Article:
C10k problem

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The C10k problem is the problem of optimising network sockets to handle a large number of clients at the same time.[1] The name C10k is a numeronym for concurrently handling ten thousand connections.[2] Note that concurrent connections are not the same as requests per second, though they are similar: handling many requests per second requires high throughput (processing them quickly), while high number of concurrent connections requires efficient scheduling of connections.

The problem of socket server optimisation has been studied because a number of factors must be considered to allow a web server to support many clients. This can involve a combination of operating system constraints and web server software limitations. According to the scope of services to be made available and the capabilities of the operating system as well as hardware considerations such as multi-processing capabilities, a multi-threading model or a single threading model can be preferred. Concurrently with this aspect, which involves considerations regarding memory management (usually operating system related), strategies implied relate to the very diverse aspects of the I/O management.[2]

History[edit]

The term was coined in 1999 by Dan Kegel, citing the Simtel FTP host, cdrom.com, serving 10,000 clients at once over 1 Gigabit Ethernet in that year.[1] The term has since been used for the general issue of large number of clients, with similar numeronyms for larger number of connections, most recently C10M in the 2010s.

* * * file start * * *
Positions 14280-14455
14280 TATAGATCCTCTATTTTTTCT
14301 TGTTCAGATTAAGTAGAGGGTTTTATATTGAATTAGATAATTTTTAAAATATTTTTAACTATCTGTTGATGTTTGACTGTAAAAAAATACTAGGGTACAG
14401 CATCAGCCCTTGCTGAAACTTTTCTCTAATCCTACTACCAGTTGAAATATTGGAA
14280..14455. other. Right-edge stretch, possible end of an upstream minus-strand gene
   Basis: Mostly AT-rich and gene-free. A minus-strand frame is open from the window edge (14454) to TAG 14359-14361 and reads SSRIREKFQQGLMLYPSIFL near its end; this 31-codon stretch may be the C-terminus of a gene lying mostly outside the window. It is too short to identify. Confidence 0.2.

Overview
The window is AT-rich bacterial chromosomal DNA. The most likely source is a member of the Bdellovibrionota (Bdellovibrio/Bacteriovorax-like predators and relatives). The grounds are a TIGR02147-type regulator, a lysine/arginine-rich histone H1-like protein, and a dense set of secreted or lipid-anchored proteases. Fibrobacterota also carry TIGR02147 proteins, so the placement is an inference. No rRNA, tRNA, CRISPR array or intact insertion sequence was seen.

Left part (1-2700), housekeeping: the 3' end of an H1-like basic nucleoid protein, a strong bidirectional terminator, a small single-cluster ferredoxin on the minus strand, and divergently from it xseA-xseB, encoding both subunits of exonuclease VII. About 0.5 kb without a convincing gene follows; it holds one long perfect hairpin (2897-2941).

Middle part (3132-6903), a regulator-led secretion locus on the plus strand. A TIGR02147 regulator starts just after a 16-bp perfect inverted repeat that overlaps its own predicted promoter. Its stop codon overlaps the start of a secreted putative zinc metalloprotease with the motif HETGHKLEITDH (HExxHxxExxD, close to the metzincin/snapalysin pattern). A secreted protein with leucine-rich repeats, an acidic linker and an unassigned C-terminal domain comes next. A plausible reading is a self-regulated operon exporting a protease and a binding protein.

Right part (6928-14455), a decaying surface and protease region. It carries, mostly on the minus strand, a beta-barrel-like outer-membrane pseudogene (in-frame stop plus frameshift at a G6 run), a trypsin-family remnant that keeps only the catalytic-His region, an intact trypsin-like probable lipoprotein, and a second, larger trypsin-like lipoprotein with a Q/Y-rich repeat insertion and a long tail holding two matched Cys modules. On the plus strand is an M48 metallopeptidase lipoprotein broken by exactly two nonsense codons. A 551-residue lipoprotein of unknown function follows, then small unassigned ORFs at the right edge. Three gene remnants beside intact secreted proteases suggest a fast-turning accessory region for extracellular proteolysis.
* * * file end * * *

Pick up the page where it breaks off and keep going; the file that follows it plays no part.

By the early 2010s millions of connections on a single commodity 1U server became possible: over 2 million connections (WhatsApp, 24 cores, using Erlang on FreeBSD),[3][4] 10–12 million connections (MigratoryData, 12 cores, using Java on Linux)[5][6] 20 million requests per second (Haskell, 40+ cores).[7]

Common applications of very high number of connections include pub/sub servers, chat, file servers, web servers, and software-defined networking.[citation needed]

See also[edit]

References[edit]

  1. ^ a b "The C10K problem". Archived from the original on 2013-07-28. 
  2. ^ a b Liu, D.; Deters, R. (2009). "The Reverse C10K Problem for Server-Side Mashups". Service-Oriented Computing – ICSOC 2008 Workshops. Lecture Notes in Computer Science 5472. p. 166. doi:10.1007/978-3-642-01247-1_16. ISBN 978-3-642-01246-4.  edit
  3. ^ 1 million is so 2011
  4. ^ Scaling to Millions of Simultaneous Connections, Rick Reed, WhatsApp
  5. ^ How MigratoryData solved the C10M problem: 10 Million Concurrent Connections on a Single Commodity Server
  6. ^ Scaling to 12 Million Concurrent Connections: How MigratoryData Did It
  7. ^ Mio: A High-Performance Multicore IO Manager for GHC.